Loyola University Maryland

Messina

Stories We Don't Tell: The Bluest Eyes as a Challenged Text

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MONDAY, OCTOBER 6, 2014
Stories We Don’t Tell – The Bluest Eye as a Challenged Text
Speaker: Deborah Caldwell-Stone, Assistant Director of the Office of Intellectual Freedom, American Library Association
7:00pm, the Loyola-Notre Dame Library Auditorium
Sponsored by the Common Text Program & Messina
A Messina Stories We Tell Event.

About the Event: 

Over 40 years since it was written, The Bluest Eye remains one of the most challenged texts in classrooms and libraries across the country.  But why?  Deborah Caldwell-Stone, Associate Director of the American Library Association's Office for Intellectual Freedom, will provide an overview as to why The Bluest Eye has been challenged.  She will also share information about how the American Library Association advocates for  intellectual freedom and free access to libraries and library materials.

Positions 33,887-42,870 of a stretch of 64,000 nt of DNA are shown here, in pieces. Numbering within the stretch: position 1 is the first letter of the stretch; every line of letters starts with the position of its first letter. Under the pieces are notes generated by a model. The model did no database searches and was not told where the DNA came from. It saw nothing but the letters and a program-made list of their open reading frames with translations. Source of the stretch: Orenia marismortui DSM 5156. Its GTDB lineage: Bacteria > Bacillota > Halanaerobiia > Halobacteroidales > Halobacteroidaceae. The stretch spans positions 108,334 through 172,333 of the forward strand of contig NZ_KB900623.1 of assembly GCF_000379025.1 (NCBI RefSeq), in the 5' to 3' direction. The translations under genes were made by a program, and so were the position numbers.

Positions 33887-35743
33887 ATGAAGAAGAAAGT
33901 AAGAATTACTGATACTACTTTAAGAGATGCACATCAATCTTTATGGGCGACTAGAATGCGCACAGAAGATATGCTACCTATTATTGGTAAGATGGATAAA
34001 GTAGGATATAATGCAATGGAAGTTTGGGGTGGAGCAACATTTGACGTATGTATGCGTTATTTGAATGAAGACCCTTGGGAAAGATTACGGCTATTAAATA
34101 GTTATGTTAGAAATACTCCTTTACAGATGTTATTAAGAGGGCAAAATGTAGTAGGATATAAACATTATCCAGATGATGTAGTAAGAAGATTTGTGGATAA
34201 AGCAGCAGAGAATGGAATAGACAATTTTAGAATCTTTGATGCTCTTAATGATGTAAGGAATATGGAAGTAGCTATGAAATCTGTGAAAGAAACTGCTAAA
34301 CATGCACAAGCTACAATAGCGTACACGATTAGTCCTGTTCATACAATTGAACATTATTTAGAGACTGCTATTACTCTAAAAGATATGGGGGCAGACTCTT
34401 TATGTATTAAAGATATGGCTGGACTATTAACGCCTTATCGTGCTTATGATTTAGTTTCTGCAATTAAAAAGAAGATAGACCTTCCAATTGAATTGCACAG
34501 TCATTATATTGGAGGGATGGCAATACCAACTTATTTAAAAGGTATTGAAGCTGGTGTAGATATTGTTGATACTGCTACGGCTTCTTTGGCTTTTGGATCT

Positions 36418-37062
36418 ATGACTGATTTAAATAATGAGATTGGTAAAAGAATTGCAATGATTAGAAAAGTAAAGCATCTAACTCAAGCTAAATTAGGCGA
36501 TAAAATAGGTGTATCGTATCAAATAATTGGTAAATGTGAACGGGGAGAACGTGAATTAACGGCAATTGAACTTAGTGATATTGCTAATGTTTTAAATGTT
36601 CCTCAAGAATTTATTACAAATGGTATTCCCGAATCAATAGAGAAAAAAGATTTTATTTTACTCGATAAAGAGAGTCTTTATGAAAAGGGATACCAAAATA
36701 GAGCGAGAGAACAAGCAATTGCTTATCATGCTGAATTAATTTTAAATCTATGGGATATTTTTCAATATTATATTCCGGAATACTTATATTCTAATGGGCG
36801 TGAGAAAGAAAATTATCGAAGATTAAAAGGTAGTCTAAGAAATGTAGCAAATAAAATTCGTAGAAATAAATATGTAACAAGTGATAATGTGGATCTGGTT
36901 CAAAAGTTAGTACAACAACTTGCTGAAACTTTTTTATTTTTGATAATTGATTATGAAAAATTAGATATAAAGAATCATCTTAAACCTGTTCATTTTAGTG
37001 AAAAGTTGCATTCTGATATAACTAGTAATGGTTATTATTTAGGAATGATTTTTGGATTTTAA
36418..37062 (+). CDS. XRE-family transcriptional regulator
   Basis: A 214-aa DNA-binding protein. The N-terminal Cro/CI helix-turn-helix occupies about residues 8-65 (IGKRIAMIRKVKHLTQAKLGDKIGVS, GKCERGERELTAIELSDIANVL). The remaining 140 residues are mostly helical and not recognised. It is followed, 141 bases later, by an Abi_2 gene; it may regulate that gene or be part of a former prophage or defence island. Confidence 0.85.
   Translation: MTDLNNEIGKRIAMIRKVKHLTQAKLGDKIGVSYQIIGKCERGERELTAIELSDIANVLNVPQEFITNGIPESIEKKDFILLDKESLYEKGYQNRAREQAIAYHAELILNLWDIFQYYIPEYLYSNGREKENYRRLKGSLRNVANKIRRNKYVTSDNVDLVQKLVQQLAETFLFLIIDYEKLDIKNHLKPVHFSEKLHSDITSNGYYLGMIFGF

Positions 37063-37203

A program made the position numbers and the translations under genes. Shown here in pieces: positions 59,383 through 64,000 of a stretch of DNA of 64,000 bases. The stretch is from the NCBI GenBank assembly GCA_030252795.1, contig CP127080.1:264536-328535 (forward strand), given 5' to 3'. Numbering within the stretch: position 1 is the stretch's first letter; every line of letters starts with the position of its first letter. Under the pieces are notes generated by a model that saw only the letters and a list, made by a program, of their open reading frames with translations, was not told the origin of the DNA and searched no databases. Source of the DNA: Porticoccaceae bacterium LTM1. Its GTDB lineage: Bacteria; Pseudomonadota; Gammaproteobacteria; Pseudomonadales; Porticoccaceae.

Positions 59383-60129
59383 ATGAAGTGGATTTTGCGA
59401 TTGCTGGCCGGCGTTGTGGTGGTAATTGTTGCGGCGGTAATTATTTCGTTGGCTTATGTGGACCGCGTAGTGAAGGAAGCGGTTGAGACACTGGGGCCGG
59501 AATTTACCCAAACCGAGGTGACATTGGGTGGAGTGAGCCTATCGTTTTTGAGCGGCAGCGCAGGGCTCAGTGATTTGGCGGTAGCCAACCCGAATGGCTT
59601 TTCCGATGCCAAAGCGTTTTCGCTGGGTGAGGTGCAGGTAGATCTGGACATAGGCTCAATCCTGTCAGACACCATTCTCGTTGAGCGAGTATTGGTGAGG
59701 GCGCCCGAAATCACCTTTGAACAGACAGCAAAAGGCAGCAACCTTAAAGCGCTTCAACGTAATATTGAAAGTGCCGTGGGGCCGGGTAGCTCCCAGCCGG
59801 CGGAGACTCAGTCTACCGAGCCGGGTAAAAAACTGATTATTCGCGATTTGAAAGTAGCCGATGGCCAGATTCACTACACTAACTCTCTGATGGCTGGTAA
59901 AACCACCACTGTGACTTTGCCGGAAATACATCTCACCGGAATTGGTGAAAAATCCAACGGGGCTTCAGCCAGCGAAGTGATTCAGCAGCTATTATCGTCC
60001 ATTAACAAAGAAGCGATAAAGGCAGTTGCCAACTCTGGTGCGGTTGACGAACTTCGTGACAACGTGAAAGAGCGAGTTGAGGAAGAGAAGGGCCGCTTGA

Resources for Attendees: 

 About the Speaker: 

Deborah Caldwell-Stone is the Deputy Director of the American Library Association’s Office for Intellectual Freedom. An attorney by training, she now works closely with librarians, teachers, and library trustees on a wide range of intellectual freedom issues, including book challenges, Internet filtering, meeting room policies, and the impact of new technologies and the USA PATRIOT Act on library privacy and confidentiality. She is on the faculty of the ALA-sponsored Lawyers for Libraries and Law for Librarians workshops and speaks frequently to library groups around the country.     Before she joined ALA in 2000, Deborah practiced appellate law before the state and federal courts in Chicago, Illinois.  She earned her  law degree with honors from Chicago-Kent College of Law, Illinois Institute of Technology.

Questions for further reflection and discussion: 

1. What is the difference between challenging and banning a book? 

2. What factors should be taken into account when assigning The Bluest Eye in a class setting? 

3. Are there cases when banning a book from a classroom or library would be justified?  Why?  Why not? 

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